NASA Profiles: Melissa Tellez
Hometown: Scottsdale, AZ
Run Group: HPDE4
Vehicle: ’95 BMW M3
Attends all Downloads: Of course
One thing that has become apparent after several months of the NASA Who’s Who column, the Saturday night social, or simply the countless hours spent side-by-side at the track with our racing comrades, is the fact that each and every person has their own unique story. Sure, an outsider to NASA would look at the cars going around in endless circles and be oblivious to the stories each driver has relating to their involvement with NASA and racing in general. Understanding the true reasons and motivating factors for all of the drivers, and more importantly, the diversity and adversity each and everyone has overcome, is what makes spending those two weekend days a month together, that much more interesting and special. NASA’s HPDE driver Melissa Tellez, is no different; After spending some time with Melissa and getting to know her (and her story) better, it was clear who the next Who’s Who candidate would be.
Twas’ a brisk autumn day in Scottsdale, Arizona. Dave Tellez took delivery of his brand new 1995 BMW M3 and pulled into the family driveway with that unmistakable grin on his face. Within seconds, the family came rushing outside to check out the new car. First up for a ride: Melissa, the youngest of the three daughters. Literally within miles, the remaining family members heard tires screeching, followed quickly by repeated yelling echoing around the neighborhood. When Melissa proceeded to spill soda all over the seats, carpet and console of the freshly-delivered M3, she knew that car was her destiny. Fast forward 14 years, including countless NASA events with Dave behind the wheel, the M3 and Melissa have come full circle. Three years of NASA membership and participation only scratches the surface into the diverse life and passion Melissa has for the sport and the automotive industry.
As mentioned, Melissa has two sisters, both with different passions and paths in life. What kicked off a remarkable story was the requirement for all of them to attend NASA’s HPDE1 program upon receiving their driver’s license, in order to understand the basic concepts of vehicle dynamics, safety and car control. Melissa, obviously, stuck with the racing path, and took over the driver’s seat of her father’s E36 when he eventually moved onto a different car. Melissa says the passion began earlier however, as the numerous hours in the garage helping her dad tinker with the M3, not only counted for a daughter/father bonding experience, but fueled a desire to learn more about the industry, and eventually choose it as a career path.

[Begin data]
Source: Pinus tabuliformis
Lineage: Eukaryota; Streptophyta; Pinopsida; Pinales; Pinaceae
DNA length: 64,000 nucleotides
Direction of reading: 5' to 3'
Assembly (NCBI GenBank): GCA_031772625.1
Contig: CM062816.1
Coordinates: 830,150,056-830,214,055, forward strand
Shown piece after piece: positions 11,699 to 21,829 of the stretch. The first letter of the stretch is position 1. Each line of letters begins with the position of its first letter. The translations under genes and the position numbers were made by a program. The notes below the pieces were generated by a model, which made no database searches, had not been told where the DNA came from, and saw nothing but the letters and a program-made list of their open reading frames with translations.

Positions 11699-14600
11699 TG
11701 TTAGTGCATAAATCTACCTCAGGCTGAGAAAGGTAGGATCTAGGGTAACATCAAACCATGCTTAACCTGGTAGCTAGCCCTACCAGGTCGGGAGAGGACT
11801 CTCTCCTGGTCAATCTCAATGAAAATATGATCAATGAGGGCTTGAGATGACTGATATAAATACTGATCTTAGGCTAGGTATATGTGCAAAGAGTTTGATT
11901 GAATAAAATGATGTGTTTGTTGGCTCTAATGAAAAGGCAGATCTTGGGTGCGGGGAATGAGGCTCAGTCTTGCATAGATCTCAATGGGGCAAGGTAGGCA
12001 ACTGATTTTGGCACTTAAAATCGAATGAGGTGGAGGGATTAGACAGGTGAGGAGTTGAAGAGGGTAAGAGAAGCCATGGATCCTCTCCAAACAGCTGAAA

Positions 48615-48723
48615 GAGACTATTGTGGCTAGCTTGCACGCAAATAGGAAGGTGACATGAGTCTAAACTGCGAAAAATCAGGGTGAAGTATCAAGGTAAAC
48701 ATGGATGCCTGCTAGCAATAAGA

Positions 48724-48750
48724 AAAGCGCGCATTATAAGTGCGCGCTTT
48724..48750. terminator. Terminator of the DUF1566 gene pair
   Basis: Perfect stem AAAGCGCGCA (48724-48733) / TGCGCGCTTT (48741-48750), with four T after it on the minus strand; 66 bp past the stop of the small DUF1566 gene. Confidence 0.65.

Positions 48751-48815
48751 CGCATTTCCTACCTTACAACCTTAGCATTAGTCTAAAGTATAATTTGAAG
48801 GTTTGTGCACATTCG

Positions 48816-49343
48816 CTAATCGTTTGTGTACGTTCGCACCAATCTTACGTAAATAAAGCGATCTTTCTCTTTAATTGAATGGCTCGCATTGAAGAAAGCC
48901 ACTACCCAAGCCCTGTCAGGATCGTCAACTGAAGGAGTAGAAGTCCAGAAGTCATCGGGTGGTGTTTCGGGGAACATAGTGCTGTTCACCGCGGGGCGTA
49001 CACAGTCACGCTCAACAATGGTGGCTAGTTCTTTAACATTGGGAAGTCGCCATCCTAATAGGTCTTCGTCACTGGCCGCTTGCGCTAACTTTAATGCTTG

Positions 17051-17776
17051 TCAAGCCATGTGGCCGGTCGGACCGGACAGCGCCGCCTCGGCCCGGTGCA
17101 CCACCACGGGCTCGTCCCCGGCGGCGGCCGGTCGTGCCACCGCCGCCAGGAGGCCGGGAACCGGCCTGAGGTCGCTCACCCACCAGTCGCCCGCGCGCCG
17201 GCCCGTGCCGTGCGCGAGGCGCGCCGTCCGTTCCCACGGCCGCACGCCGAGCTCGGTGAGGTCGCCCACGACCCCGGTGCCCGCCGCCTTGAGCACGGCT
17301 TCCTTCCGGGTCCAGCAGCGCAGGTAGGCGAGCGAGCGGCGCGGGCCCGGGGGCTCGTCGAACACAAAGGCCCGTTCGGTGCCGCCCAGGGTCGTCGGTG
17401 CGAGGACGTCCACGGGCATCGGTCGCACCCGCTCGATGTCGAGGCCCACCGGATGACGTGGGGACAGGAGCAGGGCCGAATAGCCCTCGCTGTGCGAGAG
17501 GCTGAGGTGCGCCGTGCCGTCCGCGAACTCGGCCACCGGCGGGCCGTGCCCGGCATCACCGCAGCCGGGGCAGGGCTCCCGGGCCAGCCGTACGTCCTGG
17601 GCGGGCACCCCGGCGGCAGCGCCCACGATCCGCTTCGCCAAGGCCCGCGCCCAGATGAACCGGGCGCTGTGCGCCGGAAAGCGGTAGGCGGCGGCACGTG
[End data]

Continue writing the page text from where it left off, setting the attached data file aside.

Of course my question on who got rights to the M3 was much more basic..
Brady: So let me guess: Your dad entered the three of you into a NASA-sanctioned time attack with the traditional 2-lap format, with the fast lap winner getting rights to the M3??
Melissa: Not quite.
Well, it was nice thought at least. According to Melissa, taking the wheel and becoming an active NASA member was a natural progression due to the lifelong love for vehicles, driving, learning, and of course, the best all around track vehicle ever: the BMW M3. (Random M3 plugs throughout are one of the benefits to being the author!) 😉
Currently Melissa is attending Arizona State University at the east-valley Polytechnic campus where she is nearing her degree in Automotive Mechanical Engineering. Aspirations to continue a future in motorsports and automotive development are what helps drive the passion for participation in NASA events and learning about cars, racing and “the life” in general. “Ultimately I want to work for BMW. More short-term, a gig with a major racing program–ultimately in Formula 1– would be a dream come true and great way to spend the years after graduating,” said Melissa.
Favorite Restaurant: Cafe Pino
Hollywood Hunk: Hugh Jackman
Beach or City: City
Favorite Movie: Anything Batman
To further solidify an already solid background in automobiles, BMW and driving, Melissa is spending part of her summer abroad in Regensburg, Germany to study for a semester. When she’s not studying, Melissa likes watching movies, her favorite TV shows, being sarcastic, driving and she’s entering the world of shifter kart racing soon. More long term, while Melissa has no plans to ever sell the M3, she does wish to move into the instructor ranks. Of course, when she returns from Germany, be sure to ask her to settle life’s greatest debate: Is the Nurburgring really better than Firebird East??
Lastly, to conclude what could only be described as the most spectacular of interviews with another NASA member, I would like to leave the readers with this final thought and something I appropriately dubbed:
The Tellez Family Theory of Regulating Motion
As usual, my job is to dig for scandalous information with the Who’s Who candidates, with hopes to make them feel just a little less comfortable at the next NASA event. [Ask Mike Pinholster about the unprecedented amount of dental advice he gave out on May 2-3 thanks to last month’s feature] Much to my surprise, Melissa shared the most intimate of family secrets, so naturally I felt the need to share it with the NASA community. While releasing any responsibility on her behalf, I will quote Melissa one last time:
“Thing is, city streets have speed limits. Freeways and highways have speed limits. On-ramps, however, fail to have speed limits and proper signage. That being said, it’s up to the driver—one can accelerate up to the speed limit, or slow down to reach the appropriate speed limit. The max velocity achieved on the on-ramp itself is not relevant. However you chose to obtain the lawful freeway speed limit, is fair game so long as it’s reached.”